And anyway, the syncing is broken.  I was purchasing some MP3s from Amazon and using their mp3 downloader to download but that whole process hinged on clicking on these “.amz” files that were registered with the downloader.  Each click of a single amazonxxxxxxxxxxxxx.amz causes the downloader to queue the album or song an additional download.  Conveniently, the downloader allows no further interaction with its queued items (for instance, to cancel a download).  And in a perfect storm of billion-dollar-company failes, iTunes got out of sync when I deleted the duplicate the files that I couldn’t prevent from downloading.  So now, every time I try to sync, or I even connect my iPod with iTunes open (many computer restarts later), I see something like (the number of “total problems” from attempt to attempt):itunes 100 total problems

Worst of all, there are albums on my iPod with only some of all their songs and iTunes will not sync the missing files from my music folder.  So I have incomplete albums.  I may have to restore the iPod to factory defaults but I’ll try uninstalling and reinstalling iTunes, first.  I don’t know what hope there is for Amazon’s MP3 downloader (fix it, please [reminds me of how, for 6 months, their Unbox player that would throw an error every time I clicked to play a movie the first time.  The second time I clicked to play, it would play just fine.]).

Big fail Apple and Microsoft and Amazon.  Is my experience unique?  Do these companies not care about this consumers experience?

I just want to put some photos and music on my iPod.

In fact, the file system gymnastics resultant from the lack of an inbuilt cross platform file system in iTunes or some successor [Apple, hint hint, polish your reflection, fill this lacuna] was what caused me to return the The New iPad (incidentally, I think they refrained from marketing it as iPad 4 because they didn’t want to have to keep numbering continuous revisions in the beleaguered adopters eyes 4.5, 4.75, 4.87).

For an iPod I’ll deal with it and find something, eventually, that will probably work for me.  I mean, this is great for an MP3 player!   I was unwilling, however, to accept the situation for a tablet.  I expect more from a tablet.

I want to register on the web’s seismograph these complaints.  Let iOS 7 have a native file system browser and let iTunes be replaced by a svelt, useful, revenue generating iTunes replacement.

Soon I’ll get a Microsoft Surface Pro and gripe about it’s inevitable inadequacies.  However, lack of a file system UI won’t be one.

90 billion bucks in the bank?  I expect better software.  Your hardware seems best in class.   But don’t milk my money for basic functionality.  Provide the file system UI!  Your products are expensive enough!

Or am I missing something?  In which case, I criticize the ease of use.  I don’t know what’s easy to use for someone who doesn’t know desktop computer metaphors well because I do.  I don’t criticize putting a simplistic(?) interface on the surface to appeal to the majority of use cases.  However, for the love of all potential purchasers, provide deeper bug free dependable access to traditional metaphors and power.  Apple could critically attract the whole PC market right out from under Microsoft’s influence if they but accommodated the advanced desktop UI user to the same degree throughout their integrated product interface experience.  Nearly all of us would accept our interface being one level deeper to accommodate the newbs where necessary.  In fact, we’d probably like it.  The fusion of Apple and Microsoft.  But wow!, if I’m going to start that sort of alchemy I’m going to begin adding dabbles of IBM’s research emphasis, too.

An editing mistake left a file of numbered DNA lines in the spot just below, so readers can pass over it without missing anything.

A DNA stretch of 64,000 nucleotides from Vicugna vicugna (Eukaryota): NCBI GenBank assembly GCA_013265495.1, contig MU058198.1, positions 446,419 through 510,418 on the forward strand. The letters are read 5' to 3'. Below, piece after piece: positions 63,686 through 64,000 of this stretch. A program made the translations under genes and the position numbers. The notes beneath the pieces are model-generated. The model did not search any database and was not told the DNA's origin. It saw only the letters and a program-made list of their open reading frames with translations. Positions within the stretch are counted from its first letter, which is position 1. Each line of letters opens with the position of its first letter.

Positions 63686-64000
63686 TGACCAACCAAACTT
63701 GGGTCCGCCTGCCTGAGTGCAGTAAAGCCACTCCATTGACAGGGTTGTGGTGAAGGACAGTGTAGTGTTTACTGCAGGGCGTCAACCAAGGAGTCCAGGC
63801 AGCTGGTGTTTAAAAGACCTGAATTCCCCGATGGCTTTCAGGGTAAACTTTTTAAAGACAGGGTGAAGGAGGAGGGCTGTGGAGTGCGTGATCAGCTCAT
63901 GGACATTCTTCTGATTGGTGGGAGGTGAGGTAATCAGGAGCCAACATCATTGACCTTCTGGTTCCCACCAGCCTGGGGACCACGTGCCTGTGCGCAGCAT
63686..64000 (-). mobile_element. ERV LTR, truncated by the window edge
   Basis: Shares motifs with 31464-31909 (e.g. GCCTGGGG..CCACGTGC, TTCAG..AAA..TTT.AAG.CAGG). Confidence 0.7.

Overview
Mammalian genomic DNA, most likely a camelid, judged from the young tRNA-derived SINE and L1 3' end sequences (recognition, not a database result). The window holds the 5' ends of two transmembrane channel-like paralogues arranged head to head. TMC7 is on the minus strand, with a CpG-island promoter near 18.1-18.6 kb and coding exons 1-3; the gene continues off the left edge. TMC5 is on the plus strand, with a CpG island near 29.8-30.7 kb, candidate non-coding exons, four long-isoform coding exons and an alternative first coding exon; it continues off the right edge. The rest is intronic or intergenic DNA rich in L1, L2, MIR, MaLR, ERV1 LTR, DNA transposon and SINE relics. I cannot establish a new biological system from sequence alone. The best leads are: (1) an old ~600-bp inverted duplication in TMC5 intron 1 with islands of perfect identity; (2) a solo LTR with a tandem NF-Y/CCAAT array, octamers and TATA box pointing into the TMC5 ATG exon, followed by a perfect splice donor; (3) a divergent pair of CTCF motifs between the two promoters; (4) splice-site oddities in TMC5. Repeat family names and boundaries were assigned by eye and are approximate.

I would ditch PCs in an instant for something truly better.  Although, truthfully, I’m quite attached to C#, LINQ, WCF and SQL Server (MONO).  Visual Studio?  Eh.  I’m probably not going to bother learning a new IDE in depth until said new IDE is far superior in both subtle polish, extensibility, and malleability.  Visual Studio is powerful but buggy, bloated, and heavy with the cruft of growth.  Like iTunes, but amplified towards the development crowd.  Like Windows.  Its greatest feature is its pioneering some aspect of the human/information frontier.  Deep into the wild, it’s gone (‘long with SmallTalk and LISP).  But I still like the promise of LISP for an IDE.  An efficient graphically (optimized++) text interface for truly tightening the thought-to-expression loop and ease of evolvable interfaces to meaning represented in whichever way.  I await a new OS {I’ve styled it: (Operating [SYstem) Language] Osyl.  Or, (O[S)L]O.  Or, Oslo.  Or Osyl} that is an interface that optimally drills down layers of abstraction seamlessly to machine code.  The surface would be an intuitive powerful interface into meaning.  Overall, the OS would be more perfectly integral and continuous in the ease and depth of use (haha, a contradictory use to yesterdays post on “integrity“).  Ultimately, the OS is a prime candidate for the first AI.  We would interface with the OS like a neoneocortex, directly thinking through the interface.  But that’s some ways off.  Probably 30 years.  Maybe we could get there by creating metaphors and natural metaphor engendering perspectives around meaning structures themselves through some central, relevant core ecosystem of metaphors that includes some kind of whole-organism sign language.

Long live Psychlotron.